The 2016-17 Bucks, with one game still remaining Wednesday night, have already locked up an above .500 record for the season and a date with the Raptors in the playoffs. That is the first above .500 season since the 2010-2011 campaign, when the Bucks went 46-36 (if you go back and look at that roster you’ll wonder how in the hell that happened). For a team whose mantra for the past few years has been “Own the Future,” the 2016-17 season gave their fan base a lot of hope that they might own the present sooner rather than later.
Milwaukee’s success started back on draft night, which at the time, did not garner much acclaim from the media. Thon Maker was looked at as a project (which he is) and a reach at 10 by many. Malcolm Brogdon slipped to the second round because of his age, although, if there is one thing that the entire world can agree on it’s that he should’ve gone much earlier. The Bucks snagged him with the 36th pick in a type of move that if the Spurs did it, Twitter would have a collective freakout because of course the Spurs got the only ACC player ever to win Conference POY and Defensive POY in the same season at a bargain, but instead, it was your Milwaukee Bucks making the right moves.
Both rookies have had a major impact on this season and should have an even bigger impact on the future. Maker was forced into the starting lineup after Jabari’s injury (we’re getting there), and although there have been growing pains and mental lapses, Maker undoubtedly has a place in the NBA which deserves a sigh of relief because that was not a given in June. At the very least, he’ll be a good shooter and he plays his hardest at all times.
Brogdon, on the other hand, was the opposite. From early on, you could tell his transition to the NBA was seamless. Brogdon stole Matthew Dellavedova’s starting spot pretty early on (thankfully), and never looked back. Brogdon could be the Rookie of the Year depending on if the voters value players that actually contribute to winning (do I sound salty? I may be salty) instead Dario Saric who, although talented, racked up stats on a bad team or a guy that played 18% of his team’s minutes in Joel Embiid on that same bad team.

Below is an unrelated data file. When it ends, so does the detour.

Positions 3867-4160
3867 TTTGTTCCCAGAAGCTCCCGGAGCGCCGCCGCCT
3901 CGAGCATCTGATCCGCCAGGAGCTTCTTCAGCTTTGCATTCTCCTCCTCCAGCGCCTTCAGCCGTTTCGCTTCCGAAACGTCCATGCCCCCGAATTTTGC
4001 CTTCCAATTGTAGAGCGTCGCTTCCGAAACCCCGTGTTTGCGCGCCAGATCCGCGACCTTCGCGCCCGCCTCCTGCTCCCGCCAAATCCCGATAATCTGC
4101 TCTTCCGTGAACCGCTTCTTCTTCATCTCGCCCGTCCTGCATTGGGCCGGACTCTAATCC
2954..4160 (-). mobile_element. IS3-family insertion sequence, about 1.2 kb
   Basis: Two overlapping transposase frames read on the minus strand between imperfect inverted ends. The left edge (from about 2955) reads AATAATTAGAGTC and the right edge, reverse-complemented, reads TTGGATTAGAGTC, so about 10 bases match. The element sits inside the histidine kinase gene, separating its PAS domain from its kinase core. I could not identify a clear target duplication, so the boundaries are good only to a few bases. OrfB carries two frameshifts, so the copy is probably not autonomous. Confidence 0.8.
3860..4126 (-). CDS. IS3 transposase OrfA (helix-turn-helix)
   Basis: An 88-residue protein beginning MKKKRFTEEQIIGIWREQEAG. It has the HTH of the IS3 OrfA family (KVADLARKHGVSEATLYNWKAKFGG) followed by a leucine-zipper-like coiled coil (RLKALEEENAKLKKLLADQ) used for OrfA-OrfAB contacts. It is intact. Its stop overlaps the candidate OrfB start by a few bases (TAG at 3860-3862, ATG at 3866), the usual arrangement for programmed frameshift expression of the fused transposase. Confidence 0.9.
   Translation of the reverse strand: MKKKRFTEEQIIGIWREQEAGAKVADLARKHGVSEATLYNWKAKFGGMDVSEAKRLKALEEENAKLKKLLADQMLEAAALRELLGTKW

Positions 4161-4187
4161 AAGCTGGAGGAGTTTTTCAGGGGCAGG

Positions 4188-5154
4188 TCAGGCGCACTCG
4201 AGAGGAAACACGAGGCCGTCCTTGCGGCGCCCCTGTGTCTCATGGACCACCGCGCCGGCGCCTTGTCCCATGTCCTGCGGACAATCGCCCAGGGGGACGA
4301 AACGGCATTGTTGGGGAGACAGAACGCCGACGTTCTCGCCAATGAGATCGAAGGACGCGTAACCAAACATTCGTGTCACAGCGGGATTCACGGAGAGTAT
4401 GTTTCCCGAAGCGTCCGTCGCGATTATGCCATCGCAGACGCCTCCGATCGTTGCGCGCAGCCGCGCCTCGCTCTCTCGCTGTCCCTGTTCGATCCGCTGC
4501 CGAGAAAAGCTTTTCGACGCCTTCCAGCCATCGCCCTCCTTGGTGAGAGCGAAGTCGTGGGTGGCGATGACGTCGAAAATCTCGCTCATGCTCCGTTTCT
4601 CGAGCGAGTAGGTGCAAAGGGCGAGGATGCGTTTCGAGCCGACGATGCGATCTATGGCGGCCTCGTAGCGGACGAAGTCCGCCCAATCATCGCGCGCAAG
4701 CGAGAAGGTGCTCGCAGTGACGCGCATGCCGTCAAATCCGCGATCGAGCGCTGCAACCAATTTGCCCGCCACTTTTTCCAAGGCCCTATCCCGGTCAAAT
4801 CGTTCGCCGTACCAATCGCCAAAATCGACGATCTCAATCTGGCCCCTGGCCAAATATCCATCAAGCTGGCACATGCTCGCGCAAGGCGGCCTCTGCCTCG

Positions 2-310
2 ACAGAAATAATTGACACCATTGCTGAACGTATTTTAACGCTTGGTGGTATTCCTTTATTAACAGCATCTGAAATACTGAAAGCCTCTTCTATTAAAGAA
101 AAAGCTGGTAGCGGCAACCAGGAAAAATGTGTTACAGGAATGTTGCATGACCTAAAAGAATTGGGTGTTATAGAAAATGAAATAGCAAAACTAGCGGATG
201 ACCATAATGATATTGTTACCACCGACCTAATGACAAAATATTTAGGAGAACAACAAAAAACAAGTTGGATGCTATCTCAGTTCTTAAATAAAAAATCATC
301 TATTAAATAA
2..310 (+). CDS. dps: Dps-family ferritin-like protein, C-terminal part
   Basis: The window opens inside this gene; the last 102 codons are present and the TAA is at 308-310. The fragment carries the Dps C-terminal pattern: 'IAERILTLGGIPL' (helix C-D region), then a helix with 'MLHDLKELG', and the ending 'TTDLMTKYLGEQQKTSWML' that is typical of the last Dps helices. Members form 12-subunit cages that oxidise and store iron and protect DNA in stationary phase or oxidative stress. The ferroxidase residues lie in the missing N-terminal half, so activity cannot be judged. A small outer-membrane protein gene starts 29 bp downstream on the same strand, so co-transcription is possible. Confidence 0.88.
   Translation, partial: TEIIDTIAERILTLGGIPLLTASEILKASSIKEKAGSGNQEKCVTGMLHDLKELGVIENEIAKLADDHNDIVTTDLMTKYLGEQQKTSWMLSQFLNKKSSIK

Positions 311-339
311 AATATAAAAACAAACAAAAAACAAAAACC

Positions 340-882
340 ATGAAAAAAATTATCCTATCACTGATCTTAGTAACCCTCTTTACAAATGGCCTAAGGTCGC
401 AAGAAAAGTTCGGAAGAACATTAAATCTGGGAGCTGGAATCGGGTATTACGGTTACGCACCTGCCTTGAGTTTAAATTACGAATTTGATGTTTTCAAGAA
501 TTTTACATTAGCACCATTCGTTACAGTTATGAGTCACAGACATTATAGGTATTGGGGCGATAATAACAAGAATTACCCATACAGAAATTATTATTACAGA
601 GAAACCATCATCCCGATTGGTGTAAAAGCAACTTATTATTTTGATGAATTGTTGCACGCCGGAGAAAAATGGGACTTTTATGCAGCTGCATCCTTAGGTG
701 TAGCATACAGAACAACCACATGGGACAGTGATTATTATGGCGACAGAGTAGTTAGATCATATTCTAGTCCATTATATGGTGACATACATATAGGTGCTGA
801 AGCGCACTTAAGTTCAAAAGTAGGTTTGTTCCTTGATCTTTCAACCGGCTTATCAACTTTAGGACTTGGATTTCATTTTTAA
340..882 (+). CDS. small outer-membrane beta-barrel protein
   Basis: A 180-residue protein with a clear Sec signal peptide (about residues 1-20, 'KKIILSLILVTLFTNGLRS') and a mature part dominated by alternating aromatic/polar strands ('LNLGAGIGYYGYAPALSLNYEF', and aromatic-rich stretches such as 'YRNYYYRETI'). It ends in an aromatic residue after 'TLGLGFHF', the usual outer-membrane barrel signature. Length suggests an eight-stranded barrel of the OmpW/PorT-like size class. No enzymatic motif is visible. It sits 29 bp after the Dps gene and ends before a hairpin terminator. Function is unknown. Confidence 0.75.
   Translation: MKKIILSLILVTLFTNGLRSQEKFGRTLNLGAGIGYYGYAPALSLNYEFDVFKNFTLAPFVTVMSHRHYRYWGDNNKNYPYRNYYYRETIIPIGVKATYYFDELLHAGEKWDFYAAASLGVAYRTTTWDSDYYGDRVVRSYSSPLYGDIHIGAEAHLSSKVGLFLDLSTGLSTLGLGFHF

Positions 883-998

The Bucks very well could have come home with the steal of the 2016 draft in Brogdon, and possibly the best player in Maker which is exactly what a franchise located in Milwaukee needs to do–because you can’t bring home free agents.
Speaking of free agents, four key contributors this season came to Milwaukee via free agency–and no, none of them are Mirza Teletovic.
Matthew Dellavedova, after getting his spot stolen by Brogdon, has been much better coming off the bench. The Delly/Bucks marriage seemed rough at first, but he was never meant to be the starter. Delly is a more than capable backup point guard.
Michael Beasley flamed out of every NBA city he’s been in, but with the Bucks he’s showed some of the Kansas State domination from his college days that got him drafted second overall. It’s only for halves or even quarters of games, but that has been substantial for the Bucks. They find themselves in ruts offensively for prolonged periods of time, and that’s where Beasley is perfect for his role. He promptly goes out on the court and gets buckets. Beasley has no interest in passing, ever, which is why the “Did Michael Beasley Shoot It?” Twitter account came about, and by the way, the answer is always yes. But I don’t think I would want it any other way. And, he also paints his nails…how cool is that?
Jason Terry has provided steady veteran leadership and at times three-point shooting; he’s also hardly making any money. Terry is always trying to get the Bradley Center crowd going as he waves his towel around and yells to the spectators. He’s been a father figure to one of the youngest squads in the NBA, which is obvious in events like when he accompanied Giannis on Rachel Nichols’s TV show and guided him through the segments. Whenever JET is done playing ball, it really would not be a surprise to see him on the coaching staff under Kidd.
Greg Monroe was signed two offseasons ago, but last year was so awful that this year might as well be his first in Milwaukee. The move to the bench has really helped him out and he seems comfortable in that role. Monroe was a key cog offensively in a lot of games this season although his production has dipped recently.